I was never a heavy sleeper. As a kid, my imagination would always keep me awake with thoughts of ghostly visits and werewolves.
Lavender oil adorned my pillow, soft music played from my tapedeck, a nightlamp projected stars onto my bedroom ceiling, and glow worms cheeks radiated pink beneath the sheets.
I even made my dad stop the grandfather clock on the floor below, as its barely detectable ticking kept me from slumber. Still, I couldn’t sleep. I was an insomniac before I’d even began to deal with the stress brought on by adult life.
So, I grew up not sleeping a lot. In fact, I began to enjoy being awake deep into the night, reading and writing and indulging my imagination.
In my mid-twenties, however, I developed a totally different relationship to sleep. For full days and weeks, I just wanted to sleep and sleep. Instead of being another source of stress, it became my sanctuary.
The Value of Good Sleep
The truth is sleep is vital to our health and wellbeing, as essential to us as food and water. While we may pay attention to nutrition and physical activity, we maintain high expectations of sleep—without putting much thought, effort, or understanding into it.
Sleep is our time to unconsciously process all the impressions and experiences from our day, allowing us to deactivate and decompress.
A Different Approach to Shuteye
According to sleep and enery expert Dr. Nerina Ramlakhan, what we do during the day contributes to our ability to get some shuteye, since it affects our chemical biology and adrenaline response.
Everything we do during the day contributes to what happens when we get into bed. All too often, we can’t sleep even if we’re tired, because we’re too overstimulated. We simply don’t reach the deeper levels of sleep that are most restorative.
Over time, says Dr. Nerina, this means we get stuck in ‘survival mode’ and our poor nervous system is in a constant state of fight or flight. This makes it impossible to access the limitless potential of extraordinary energy: that magic stuff that makes us feel really motivated about life.
Here are some tips from Dr. Nerina on how to sleep better.
1. Check your attitude toward sleep.
Do you dread getting in bed for fear that you’ll be staring at the ceiling or counting sheep? Let go of any expectations as you go to bed. Trust yourself to unwind and relax.
2. Stop relying exclusively on slumber to destress.
While sleep does make us feel energised, but there are many other things that impact our ability to recharge.
Moderate your stress/excitement throughout the day and take a step back from time to time: a walk in the park, a cup of tea, or 10 conscious breaths all provide brain breaks that will improve the quality of your sleep later on.
3. Harmonise your sleep cycle with nature.
When the sun begins to set and light levels drop, the body naturally begins to prepare for sleep, but all too often we override it and stay awake long into the night. The earlier we get to bed (ideally around 10 to 10:30 P.M.) the more nourishing sleep will be.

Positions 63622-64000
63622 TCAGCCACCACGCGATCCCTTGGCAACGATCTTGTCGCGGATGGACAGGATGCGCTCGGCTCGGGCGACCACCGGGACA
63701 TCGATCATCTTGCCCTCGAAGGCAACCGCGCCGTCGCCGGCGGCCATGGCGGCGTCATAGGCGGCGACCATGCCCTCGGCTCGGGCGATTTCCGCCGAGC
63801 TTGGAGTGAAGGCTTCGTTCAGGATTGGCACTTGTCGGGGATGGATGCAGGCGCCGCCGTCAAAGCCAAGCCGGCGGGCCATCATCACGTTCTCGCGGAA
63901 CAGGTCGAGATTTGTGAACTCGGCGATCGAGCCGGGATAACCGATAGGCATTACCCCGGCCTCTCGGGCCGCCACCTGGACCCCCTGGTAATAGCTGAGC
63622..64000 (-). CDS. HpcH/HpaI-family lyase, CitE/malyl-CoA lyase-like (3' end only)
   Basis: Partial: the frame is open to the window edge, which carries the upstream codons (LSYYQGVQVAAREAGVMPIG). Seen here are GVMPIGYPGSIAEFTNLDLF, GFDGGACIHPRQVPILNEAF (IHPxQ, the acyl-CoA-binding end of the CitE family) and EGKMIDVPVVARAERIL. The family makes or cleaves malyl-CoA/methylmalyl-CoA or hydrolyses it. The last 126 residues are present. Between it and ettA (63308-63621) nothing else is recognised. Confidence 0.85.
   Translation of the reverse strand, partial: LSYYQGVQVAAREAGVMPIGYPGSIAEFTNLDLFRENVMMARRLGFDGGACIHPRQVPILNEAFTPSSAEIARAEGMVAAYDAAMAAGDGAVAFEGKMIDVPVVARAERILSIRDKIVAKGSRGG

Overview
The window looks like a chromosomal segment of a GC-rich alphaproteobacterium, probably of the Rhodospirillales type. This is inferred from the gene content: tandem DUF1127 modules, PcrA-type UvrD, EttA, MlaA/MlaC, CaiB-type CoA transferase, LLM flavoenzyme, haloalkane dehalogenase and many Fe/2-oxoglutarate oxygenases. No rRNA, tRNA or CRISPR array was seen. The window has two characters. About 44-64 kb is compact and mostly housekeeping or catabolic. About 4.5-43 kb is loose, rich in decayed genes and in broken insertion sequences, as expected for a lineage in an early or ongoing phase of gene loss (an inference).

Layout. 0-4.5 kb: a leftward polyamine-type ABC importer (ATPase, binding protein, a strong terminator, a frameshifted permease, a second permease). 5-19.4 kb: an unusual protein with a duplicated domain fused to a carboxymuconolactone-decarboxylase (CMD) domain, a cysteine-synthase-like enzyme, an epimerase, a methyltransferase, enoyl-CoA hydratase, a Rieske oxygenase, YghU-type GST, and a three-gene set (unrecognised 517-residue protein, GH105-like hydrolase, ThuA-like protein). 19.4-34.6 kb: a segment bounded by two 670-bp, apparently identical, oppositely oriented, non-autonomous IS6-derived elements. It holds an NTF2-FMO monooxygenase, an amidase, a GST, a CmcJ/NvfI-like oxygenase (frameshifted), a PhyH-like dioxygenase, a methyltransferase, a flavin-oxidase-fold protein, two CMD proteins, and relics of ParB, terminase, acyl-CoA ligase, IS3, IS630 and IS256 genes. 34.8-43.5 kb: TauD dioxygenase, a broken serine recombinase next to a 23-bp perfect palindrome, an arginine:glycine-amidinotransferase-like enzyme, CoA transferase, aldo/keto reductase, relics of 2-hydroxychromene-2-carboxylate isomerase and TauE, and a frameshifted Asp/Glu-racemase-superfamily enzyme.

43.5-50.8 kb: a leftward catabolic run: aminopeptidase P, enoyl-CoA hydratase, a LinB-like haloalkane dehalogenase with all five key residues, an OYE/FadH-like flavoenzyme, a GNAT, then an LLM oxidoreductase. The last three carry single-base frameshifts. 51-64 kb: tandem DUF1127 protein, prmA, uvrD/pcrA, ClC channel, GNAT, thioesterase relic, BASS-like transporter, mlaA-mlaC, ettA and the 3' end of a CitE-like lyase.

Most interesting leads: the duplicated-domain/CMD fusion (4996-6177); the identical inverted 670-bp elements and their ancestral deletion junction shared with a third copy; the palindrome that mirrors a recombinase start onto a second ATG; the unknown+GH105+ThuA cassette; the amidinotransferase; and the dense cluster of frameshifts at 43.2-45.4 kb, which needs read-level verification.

The 90 minutes before midnight is a particularly potent and healing processing time.
4. Clean up your energy from the day.
Invite calm into your life and allow for some space to come down from your day before bedtime. What you do with the 60 to 90 minutes before you hit the sheets has a huge impact on the quality of your sleep.
Ditch the distractions and addictions that lead to overstimulation. Explore what brings you contentment. Try journaling, meditating, restorative yoga and/or recalling things you are grateful for today.
5. Do all of these things...
a. Eat well.
Consider nutrition and aim to stabilise your blood sugar by eating within 30 minutes of waking.
b. Curb the caffeine.
The half life of caffeine is five hours. If you have a coffee mid-afternoon at 5 P.M., half of the total caffeine content will still be in your bloodstream by 10 P.M., which prevents you from going into deep sleep.
Drinking plenty of water will support optimal functioning of the body and brain.
d. Ditch the devices.
Take technology breaks throughout the day, turn away from them 90 minutes before you sleep, and turn them off completely at bedtime. The more you bombard your brain with information, the more deep sleep is required to process all the information.
e. Get physical.
Get out of your head by coming into your body. Exercise regularly and bring your attention into grounding your feet from time to time. When you get into bed, place your palms on your belly or chest and focus on breathing awareness into the body.
f. Schedule sleep.
Three to four times a week, especially if you’re stressed or super busy, make sure you go to bed before midnight (ideally 10 P.M.) so you can use that precious time pre-midnight to process properly.
g. Write lists.
If your brain is constantly buzzing with all the things you need to do, write a list at the end of the day detailing what you need to do the following day. It will minimise too much overthinking when you switch the lights off.
h. Don’t monitor your sleep.
Some apps and devices monitor how much sleep you have, but 7 to 8 hours of unbroken sleep is unrealistic because the average person wakes up 10 to 15 times per night. When these figures show up on our sleep monitor, this might leave us feeling tired and frustrated.
i. Avoid clockwatching.
If you wake up in the middle of the night, resist checking the time and calculating how much sleep time you have left. It only activates the brain and induces stress.
A healthy relationship with sleep takes time and practice. Try these suggestions, and before you know it, you’ll be reaching with the weekend without crashing.